A good manufacturer’s IFU will seek to minimize or eliminate delays between the various reprocessing steps. Any and all delays incurred during the reprocessing steps may create conditions favorable to microbial growth. Any organic growth on the device will increase the difficulty of the subsequent reprocessing steps (e.g., cleaning, disinfection and sterilization). This is due to the fact that organic contamination on the surface of the device will decrease the penetration rate and effectiveness of a disinfectant or sterilant.
As reusable medical devices have become more complex over the past 20 years, more and more of them have removable parts. If a device has removable parts, then the manufacturer’s reprocessing instructions must include step-by-step instructions for the disassembly and then the reassembly of the device to help the user with the cleaning process. The equipment needed to perform these activities needs to be clearly identified in the IFUs. The FDA encourages manufacturers to incorporate diagrams, photographs, illustrations and/or videos in their IFUs.
According to the FDA “Disassembly and reassembly instructions should be explicit, device-specific, and reflect the validation activities. Expressions such as ‘disassembly, if applicable’ leave the determination of ‘applicability’ to the discretion of the user; such ambiguous language should not be used. If a device must be disassembled for cleaning, the instructions should be validated to assure that proper reassembly can be performed at the appropriate point in reprocessing. The labeling should provide the user with a validated method to verify that reassembly has been properly performed; this is to assure that the device is in operable condition for the next use.” 5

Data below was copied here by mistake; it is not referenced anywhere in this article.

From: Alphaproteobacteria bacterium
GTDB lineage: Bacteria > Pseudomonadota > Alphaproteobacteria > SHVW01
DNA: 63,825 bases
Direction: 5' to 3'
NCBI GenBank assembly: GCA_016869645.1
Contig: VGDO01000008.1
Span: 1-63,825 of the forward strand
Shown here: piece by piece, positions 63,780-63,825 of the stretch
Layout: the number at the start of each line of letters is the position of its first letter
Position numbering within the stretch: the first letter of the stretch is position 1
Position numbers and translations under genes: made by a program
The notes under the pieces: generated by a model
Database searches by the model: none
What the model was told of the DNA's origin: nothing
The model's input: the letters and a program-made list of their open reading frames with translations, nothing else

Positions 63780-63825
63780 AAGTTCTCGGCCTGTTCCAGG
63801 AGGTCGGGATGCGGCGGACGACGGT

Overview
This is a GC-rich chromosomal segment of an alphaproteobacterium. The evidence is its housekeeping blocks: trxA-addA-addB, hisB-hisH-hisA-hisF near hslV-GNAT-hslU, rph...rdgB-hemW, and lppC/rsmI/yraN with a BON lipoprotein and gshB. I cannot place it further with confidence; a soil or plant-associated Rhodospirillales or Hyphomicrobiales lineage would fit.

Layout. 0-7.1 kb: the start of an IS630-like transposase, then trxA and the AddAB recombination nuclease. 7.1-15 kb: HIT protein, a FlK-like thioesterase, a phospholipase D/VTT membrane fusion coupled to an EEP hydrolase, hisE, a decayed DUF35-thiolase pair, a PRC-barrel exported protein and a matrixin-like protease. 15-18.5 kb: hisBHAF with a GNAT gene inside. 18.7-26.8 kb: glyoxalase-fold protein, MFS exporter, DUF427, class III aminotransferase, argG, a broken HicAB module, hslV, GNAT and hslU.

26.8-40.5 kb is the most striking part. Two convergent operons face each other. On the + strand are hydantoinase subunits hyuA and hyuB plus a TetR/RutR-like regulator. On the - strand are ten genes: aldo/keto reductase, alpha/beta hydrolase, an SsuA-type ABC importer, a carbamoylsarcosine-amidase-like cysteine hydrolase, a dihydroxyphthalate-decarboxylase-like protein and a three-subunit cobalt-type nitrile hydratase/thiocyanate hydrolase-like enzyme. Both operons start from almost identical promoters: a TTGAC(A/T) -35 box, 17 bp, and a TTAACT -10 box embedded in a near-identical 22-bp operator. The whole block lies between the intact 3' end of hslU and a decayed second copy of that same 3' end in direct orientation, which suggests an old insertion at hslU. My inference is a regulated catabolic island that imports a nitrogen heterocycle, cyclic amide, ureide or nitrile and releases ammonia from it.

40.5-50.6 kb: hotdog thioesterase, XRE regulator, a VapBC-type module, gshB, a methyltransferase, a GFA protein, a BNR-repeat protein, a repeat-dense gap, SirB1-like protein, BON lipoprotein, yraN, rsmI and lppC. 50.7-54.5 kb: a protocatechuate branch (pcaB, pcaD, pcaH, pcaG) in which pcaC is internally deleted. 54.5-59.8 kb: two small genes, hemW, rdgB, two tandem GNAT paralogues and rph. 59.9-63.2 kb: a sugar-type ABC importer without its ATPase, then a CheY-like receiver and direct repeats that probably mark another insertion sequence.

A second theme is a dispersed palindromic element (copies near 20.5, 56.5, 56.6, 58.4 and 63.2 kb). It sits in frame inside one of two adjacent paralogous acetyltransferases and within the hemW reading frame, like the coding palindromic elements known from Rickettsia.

“Instructions should also specify whether to reassemble before or after sterilization. Additionally, disassembly and reassembly instructions should include information to visually inspect the device and components for wear and tear of components that cannot be assessed in the fully assembled configuration. If reassembly is to be performed by the surgeon and is described in the surgeon’s manual, then reference to this should also be made in the reprocessing instructions.”6
It is vital for patient safety to remember that the FDA’s ridged requirements for the ‘validation’ of cleaning instructions for use only applies to new products that have been approved in the last few years. The vast majority (over 98%) of the reusable medical devices and instruments that are used on patients everyday have never had their cleaning IFUs validated. Accordingly, it is up to hospital personnel to request ‘validated’ cleaning IFUs from all of your reusable device and instrument suppliers.
Elmed Incorporated is an American* manufacturer and distributor providing the medical industry and its many specialties with quality products.
Elmed Incorporated is a wholly owned American company and is not associated with any other “Elmed” company based outside the United States.